Higher milk prices see incomes of Northern Ireland farmers nearly double in a year
Improved milk prices helped total farm incomes in Northern Ireland to almost double from £253m to £473m, according to official figures.
Statistics from the Department for Agriculture, Environment and Rural Affairs (DAERA) show that the 87pc rise from 2016 to 2017 was primarily led by a recovery in income from milk.
The dairy sector was the largest contributor to the total value of gross output at £662m, up 46pc on a year earlier.
At the height of the "dairy crisis" here in 2015 milk was sold by farmers for just under 19p per litre. Now it is sitting at just over 30p per litre.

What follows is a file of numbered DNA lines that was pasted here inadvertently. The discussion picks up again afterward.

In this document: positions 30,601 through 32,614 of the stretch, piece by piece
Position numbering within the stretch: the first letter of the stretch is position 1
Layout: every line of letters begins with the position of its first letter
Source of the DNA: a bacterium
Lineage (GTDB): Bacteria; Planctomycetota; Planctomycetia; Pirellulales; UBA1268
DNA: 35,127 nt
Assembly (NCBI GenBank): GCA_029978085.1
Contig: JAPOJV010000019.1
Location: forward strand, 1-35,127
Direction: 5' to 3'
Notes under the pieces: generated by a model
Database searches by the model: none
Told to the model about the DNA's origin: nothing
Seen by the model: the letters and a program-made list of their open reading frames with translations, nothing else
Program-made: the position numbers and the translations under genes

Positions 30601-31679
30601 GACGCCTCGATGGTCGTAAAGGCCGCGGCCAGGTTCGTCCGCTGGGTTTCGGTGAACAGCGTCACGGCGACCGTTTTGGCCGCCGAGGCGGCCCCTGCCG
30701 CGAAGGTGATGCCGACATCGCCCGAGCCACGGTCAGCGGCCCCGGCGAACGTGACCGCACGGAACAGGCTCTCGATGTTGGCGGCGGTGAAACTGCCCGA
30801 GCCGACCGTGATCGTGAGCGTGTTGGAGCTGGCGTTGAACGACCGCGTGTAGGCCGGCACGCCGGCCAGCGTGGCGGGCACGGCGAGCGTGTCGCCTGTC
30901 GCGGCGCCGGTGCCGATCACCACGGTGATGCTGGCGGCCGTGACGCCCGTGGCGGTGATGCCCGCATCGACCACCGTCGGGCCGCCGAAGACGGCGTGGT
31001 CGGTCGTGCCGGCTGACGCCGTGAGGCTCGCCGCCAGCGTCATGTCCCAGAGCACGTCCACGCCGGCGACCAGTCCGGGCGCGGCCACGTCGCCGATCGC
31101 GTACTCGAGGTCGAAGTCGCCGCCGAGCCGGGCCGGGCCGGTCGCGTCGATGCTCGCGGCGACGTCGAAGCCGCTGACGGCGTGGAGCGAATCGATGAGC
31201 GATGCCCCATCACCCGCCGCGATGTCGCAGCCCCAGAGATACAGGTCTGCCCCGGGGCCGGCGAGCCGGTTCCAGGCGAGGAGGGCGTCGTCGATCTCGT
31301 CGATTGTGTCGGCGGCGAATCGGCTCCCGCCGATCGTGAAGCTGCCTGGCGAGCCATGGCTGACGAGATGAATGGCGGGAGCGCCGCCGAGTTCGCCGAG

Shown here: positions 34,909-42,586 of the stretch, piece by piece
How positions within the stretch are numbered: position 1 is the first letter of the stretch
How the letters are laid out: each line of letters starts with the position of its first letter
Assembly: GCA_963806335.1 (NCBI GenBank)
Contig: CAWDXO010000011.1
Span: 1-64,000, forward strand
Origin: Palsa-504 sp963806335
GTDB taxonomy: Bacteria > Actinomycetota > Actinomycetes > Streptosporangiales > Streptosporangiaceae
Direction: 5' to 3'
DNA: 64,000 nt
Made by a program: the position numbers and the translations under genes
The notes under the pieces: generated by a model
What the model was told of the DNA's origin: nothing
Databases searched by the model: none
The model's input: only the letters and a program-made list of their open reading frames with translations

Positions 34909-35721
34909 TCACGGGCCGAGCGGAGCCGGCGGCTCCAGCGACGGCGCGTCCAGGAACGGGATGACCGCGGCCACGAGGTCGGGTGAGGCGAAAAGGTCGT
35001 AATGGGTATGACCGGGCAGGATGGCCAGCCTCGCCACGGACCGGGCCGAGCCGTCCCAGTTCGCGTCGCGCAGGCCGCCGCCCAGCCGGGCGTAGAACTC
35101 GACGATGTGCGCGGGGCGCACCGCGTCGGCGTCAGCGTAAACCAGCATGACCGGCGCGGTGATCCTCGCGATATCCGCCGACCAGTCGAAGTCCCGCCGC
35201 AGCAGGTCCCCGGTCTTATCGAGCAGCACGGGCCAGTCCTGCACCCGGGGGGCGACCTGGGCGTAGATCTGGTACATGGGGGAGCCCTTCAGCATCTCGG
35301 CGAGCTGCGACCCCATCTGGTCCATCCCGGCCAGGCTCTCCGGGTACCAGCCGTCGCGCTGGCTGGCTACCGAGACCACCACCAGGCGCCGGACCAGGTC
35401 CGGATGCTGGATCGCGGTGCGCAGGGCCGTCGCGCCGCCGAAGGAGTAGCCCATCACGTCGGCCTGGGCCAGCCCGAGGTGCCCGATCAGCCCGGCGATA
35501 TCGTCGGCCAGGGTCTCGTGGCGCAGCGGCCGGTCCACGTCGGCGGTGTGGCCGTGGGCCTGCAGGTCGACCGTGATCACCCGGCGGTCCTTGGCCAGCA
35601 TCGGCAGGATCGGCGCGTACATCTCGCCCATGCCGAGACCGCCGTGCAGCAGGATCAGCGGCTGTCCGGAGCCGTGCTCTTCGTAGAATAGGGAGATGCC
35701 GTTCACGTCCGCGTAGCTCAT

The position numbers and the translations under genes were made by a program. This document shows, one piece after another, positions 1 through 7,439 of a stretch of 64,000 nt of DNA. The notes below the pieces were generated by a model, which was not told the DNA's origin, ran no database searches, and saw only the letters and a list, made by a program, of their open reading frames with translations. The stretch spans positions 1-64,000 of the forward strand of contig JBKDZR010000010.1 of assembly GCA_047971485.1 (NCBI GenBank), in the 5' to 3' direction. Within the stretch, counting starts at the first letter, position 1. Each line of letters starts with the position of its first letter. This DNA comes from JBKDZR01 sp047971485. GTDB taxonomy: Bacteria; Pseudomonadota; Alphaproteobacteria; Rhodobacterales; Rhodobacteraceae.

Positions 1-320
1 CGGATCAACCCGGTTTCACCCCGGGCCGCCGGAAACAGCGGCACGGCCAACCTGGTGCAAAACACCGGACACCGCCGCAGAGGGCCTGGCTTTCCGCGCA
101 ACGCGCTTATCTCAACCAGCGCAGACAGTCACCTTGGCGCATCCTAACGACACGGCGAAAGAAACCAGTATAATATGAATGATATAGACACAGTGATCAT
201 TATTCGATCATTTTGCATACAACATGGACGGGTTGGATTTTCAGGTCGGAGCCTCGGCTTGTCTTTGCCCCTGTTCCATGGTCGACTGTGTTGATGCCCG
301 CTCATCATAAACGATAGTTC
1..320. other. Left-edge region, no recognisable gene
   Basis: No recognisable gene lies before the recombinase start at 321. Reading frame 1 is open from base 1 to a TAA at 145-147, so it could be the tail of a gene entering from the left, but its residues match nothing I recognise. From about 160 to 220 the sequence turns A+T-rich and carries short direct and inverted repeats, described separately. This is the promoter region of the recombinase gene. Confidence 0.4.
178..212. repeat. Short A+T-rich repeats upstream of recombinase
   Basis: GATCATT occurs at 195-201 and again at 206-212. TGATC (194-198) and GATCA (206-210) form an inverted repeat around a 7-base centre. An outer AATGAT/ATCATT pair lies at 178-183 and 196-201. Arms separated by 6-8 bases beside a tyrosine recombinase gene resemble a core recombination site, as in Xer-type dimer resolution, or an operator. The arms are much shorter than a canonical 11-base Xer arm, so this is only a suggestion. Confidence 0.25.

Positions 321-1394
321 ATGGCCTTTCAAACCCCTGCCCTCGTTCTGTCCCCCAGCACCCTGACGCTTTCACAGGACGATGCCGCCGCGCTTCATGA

However, behind the sharp income rise is a dependency on European subsidies.
When a direct subsidy of a quarter-of-a-billion pounds (£287m) is removed, the increase is £27m year on year.
The so-called Total Income from Farming (TIFF) measurement represents the return on own labour, management input and own capital invested for all those with an entrepreneurial involvement in farming. It represents farm income measured at the sector level.
Total output for agriculture in Northern Ireland last year was up 17pc at £2.09bn.